-Fish state change
-Main character

-Fish swimming
-Other fish activities
-Main character walking
-Main character swimming
-Main character state change

-Main character state change
-Main character movement
-Move and spawn clouds
-Clouds avoid ship
-Fish on ship
-Fish flocking
-Compelled flocking


08 Apr 2013

Screen Shot 2013-04-08 at 8.41.55 AM

Increase Interactivity

figure from

Kinect to detect point of view
Arduino to add sensor – e.g hall effect sensor
Connection user data to cosm

Another application for 3D map
A more meaningful/interesting story
Maybe – keep working on Upfolding map

Screen Shot 2013-04-08 at 9.04.29 AM

Some Maybes:
RGBD – version of average face
Point Cloud Library


08 Apr 2013

## Background ##

In spring this year, people in northern China experienced severe weather with extreme dangerous sand storm and air pollution. One of dangerous factors in air pollution is PM2.5, which at that time was 400 times over the most dangerous level defined by WHO.

However, PM2.5 data was not open to public in China until recently. The studio in Guangzhou, China collected and veirfied data from official sources, and opened API to public. Therefore I decided to build a website with visualization to help people easily find dangerous level in their own cities.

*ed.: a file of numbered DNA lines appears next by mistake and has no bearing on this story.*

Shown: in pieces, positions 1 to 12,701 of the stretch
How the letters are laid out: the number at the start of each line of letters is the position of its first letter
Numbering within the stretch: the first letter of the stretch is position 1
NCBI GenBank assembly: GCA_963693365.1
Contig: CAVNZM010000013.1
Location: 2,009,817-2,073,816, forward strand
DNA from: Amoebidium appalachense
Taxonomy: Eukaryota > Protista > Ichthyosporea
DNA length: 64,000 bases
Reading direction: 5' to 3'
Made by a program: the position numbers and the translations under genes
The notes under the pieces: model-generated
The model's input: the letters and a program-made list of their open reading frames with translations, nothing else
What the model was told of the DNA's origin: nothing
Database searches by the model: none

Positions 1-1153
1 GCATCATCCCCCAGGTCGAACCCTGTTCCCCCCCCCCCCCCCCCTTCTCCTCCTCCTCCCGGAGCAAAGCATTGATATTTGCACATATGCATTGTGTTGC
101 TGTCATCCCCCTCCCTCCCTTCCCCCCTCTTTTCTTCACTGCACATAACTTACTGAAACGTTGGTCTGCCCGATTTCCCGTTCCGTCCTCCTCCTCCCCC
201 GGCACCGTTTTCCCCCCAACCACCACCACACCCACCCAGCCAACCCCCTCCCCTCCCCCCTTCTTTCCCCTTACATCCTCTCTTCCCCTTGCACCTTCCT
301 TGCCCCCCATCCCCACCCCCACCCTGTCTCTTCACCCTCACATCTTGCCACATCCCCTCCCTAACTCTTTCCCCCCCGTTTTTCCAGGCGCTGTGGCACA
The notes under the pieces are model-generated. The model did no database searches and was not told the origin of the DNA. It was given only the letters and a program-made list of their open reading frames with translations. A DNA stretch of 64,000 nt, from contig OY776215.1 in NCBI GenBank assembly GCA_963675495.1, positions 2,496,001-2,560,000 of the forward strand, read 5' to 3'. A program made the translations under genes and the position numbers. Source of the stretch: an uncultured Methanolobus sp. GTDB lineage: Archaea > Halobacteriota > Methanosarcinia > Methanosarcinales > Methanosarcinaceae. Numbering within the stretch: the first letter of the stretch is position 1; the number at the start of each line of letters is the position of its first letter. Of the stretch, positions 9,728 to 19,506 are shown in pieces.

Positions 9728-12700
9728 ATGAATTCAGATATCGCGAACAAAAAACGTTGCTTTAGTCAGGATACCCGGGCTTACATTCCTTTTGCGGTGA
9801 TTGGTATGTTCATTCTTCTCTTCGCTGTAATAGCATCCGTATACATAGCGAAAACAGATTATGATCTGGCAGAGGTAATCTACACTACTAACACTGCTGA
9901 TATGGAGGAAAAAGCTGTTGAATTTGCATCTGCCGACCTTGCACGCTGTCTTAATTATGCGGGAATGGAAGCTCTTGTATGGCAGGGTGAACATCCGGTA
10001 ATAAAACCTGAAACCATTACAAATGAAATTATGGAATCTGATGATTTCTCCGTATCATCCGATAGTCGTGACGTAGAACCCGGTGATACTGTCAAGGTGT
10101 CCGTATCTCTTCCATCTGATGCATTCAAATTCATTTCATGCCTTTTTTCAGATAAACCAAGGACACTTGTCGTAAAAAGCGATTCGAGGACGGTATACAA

## Design 1 ##

Screen Shot 2013-04-08 at 9.30.40 AM

Map visualization:

I got PM2.5 data of 74 cities in China with 496 air detection stations. Since the data not only includes PM 2.5 value but also contains air pollution with SO2, NO2, PM10, O3, the website will allow users to choose the which air pollutant they want to view.

Visualization Tool: TileMill, D3.js, Processing.js

## Design 2 ##

PM2.5 history data for each city in China. When users click on a label on the map, they can not only get the current PM2.5 value but also are able to scan PM2.5 history for the specified city.

## Tech ##

Server: Node.js, Express and MongoDB


Github Repository:

Notes from comments:

  1. Cosm / Pachube open data for PM2.5
  2. whether a map should be the main (or ONLY) entrance to the data
  3. include some basic information about these pollutants and how to protect yourself (if possible) on the website. Accessible public service information would definitely be helpful

  4. how you visualize over wide areas
  5. Will you be able to zoom in/out, and thereby get a greater/lesser resolution of PM2.5 distribution
  6. What is the important part of the data? How people want to see this way of visualization?

  7. Immediate concerns include interpolating data across geographic features that aren’t well-categorized, which is a proven hard problem.  There’s also the interesting ethical question of providing people with data that indicates imminent or constant danger without also providing them a means of acting on it.